|Job Search Advice for Mature Job
As if searching for a job didn’t have enough challenges,
job seekers of a certain age have a unique set of challenges
that make it even tougher to find a job. I will cover some
of the obstacles older job seekers face as well as how to
tackle them and be seen as a viable candidate. For the sake
of the article let’s put our job seeker at age 50 and above.
There are as many reasons why someone over 50 is looking for
a job as there are for someone under 50 but that doesn’t
seem to favor the older job seeker. They might be coming out
of retirement, phasing into retirement and looking for a
less demanding role, been laid off, or are simply looking
for a new professional opportunity. With the average
retirement age now at 67, more workers are staying in the
workforce longer therefore increasing the number of job
seekers over age 50. The good news is that someone of this
age looking for a job is becoming more and more common and
is not the rarity it once was. However, there still remains
some misconceptions about hiring someone over 50.
Common misconceptions about older workers:
- They may not be able to handle the demands of the
job as well as someone younger. Who is to say that a
younger employee could handle the specifics of a
position? Only the applicant can know whether they can
meet the physical requirements of a job and it should
not be decided on age alone.
- Older = experienced = higher salary. Many higher
managers are afraid that an older candidate would
require a higher rate of pay than a younger worker.
However, this may not necessarily be the case with
someone who is looking to come out of retirement or
scale back their career.
- They are not as current with today’s technology and
have a hard time picking up new technological advances.
Regardless of age, not everyone is proficient at every
skill. If this is the case for you make an effort to get
yourself familiar with technology.
- They will not stick around long if they are hired so
why bother. It is no longer common for someone to be
hired and retire from the same company; if anything
younger job seekers are more likely to search out the
next career opportunity.
- They will not be able to be managed, especially if
they were in management themselves. Hiring managers may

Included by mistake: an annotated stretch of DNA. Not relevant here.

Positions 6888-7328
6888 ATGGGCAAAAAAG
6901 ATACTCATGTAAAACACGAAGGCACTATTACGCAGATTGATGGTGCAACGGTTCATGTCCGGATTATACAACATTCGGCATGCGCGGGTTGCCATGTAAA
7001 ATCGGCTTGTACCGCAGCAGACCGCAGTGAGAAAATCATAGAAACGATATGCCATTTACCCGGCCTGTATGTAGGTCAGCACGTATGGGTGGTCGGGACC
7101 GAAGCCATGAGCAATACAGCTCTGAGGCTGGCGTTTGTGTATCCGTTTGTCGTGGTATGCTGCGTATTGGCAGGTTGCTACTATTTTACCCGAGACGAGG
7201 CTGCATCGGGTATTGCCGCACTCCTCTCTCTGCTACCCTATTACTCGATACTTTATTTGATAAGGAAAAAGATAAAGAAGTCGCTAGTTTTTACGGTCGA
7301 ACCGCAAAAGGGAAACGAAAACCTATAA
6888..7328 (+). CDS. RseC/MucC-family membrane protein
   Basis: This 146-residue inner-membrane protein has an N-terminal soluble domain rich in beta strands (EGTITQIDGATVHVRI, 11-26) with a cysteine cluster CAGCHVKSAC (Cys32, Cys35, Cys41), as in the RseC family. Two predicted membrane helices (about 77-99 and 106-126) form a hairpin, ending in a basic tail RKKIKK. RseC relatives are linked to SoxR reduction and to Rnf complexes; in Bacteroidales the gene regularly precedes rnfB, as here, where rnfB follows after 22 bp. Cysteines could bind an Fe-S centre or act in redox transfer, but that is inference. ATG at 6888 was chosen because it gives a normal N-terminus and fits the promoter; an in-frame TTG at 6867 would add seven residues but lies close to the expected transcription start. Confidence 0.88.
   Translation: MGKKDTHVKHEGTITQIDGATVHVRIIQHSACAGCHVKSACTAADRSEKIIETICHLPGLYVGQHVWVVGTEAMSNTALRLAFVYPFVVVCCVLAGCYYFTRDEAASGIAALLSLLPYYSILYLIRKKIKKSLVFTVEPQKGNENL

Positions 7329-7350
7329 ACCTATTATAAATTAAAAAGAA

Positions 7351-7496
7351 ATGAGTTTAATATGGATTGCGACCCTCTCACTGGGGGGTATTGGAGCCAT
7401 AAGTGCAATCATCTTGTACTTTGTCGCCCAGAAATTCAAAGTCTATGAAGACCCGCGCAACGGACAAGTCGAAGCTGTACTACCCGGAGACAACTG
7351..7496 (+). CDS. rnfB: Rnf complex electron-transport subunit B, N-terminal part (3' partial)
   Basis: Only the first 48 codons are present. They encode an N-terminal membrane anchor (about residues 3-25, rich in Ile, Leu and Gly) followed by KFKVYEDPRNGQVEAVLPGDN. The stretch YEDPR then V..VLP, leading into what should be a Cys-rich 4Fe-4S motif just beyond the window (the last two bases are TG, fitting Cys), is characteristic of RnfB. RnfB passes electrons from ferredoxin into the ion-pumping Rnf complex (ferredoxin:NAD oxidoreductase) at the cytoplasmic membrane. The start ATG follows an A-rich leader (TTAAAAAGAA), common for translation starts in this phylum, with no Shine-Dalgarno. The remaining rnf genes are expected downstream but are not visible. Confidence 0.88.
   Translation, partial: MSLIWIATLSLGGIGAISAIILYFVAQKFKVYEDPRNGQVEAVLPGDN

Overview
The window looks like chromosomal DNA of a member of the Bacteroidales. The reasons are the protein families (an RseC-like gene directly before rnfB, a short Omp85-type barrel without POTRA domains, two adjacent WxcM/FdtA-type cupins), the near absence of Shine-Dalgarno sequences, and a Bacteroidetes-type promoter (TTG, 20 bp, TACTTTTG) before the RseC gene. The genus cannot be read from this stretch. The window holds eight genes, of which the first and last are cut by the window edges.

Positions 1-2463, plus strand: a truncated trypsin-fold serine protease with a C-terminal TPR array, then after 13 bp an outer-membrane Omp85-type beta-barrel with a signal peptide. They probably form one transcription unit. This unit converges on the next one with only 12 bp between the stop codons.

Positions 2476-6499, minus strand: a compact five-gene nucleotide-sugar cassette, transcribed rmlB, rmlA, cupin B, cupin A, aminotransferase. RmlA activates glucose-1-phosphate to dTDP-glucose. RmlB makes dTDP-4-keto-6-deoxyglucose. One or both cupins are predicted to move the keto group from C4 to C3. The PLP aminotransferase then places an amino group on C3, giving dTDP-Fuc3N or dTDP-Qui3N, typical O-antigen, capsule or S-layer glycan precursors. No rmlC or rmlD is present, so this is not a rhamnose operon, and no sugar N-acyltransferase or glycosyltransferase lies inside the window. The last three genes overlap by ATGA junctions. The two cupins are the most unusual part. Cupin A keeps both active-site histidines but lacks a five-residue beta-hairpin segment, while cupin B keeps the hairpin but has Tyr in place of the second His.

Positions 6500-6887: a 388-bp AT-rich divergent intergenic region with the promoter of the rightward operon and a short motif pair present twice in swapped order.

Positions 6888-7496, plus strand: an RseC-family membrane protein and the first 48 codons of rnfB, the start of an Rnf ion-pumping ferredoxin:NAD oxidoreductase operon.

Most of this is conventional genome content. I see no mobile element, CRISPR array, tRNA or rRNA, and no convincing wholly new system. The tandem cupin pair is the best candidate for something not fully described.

have a hard time understanding why you want to go from
being the boss to working for the boss but many older
workers are more than ready to step back and assume a
less demanding role.
If a mature job seeker
feels that their age has been holding them back in their job
search there are some things they can do to increase their
chance of success:
- Do not give any indication of your age on your
resume. Remove all dates from your education (this is a
good rule for all job seekers) and limit your career
history to the last fifteen years. Do not use phrases
such as “30+ years of experience” and avoid words
including: mature, seasoned, or senior. Anything that
hints of your age on your resume will influence the
hiring manager’s perception of you.
- If you have gray hair, an outdated hairstyle,
old-fashioned attire, or yellow teeth consider a
makeover. These are all relatively easy fixes and while
they may seem superficial they unfortunately can
unfairly stand in the way of getting a job. So update
your hairstyle, invest in a new interview suit and grab
a box of white strips.
- Spend some time learning the difference between
Twitter, Facebook, and LinkedIn. These social media
sites have become standard in business. Showing that you
are up on the latest trends can increase your value in
the eyes of a hiring manager.
Fortunately the Age Discrimination in Employment Act was
developed to assist job seekers by addressing and
prohibiting certain age related practices. (You can read the
Unfortunately not all age discrimination is obvious and you
may not even be aware that it is occurring. By addressing
the challenges that I wrote about above you can reduce the
chances of your age being a factor in your job search.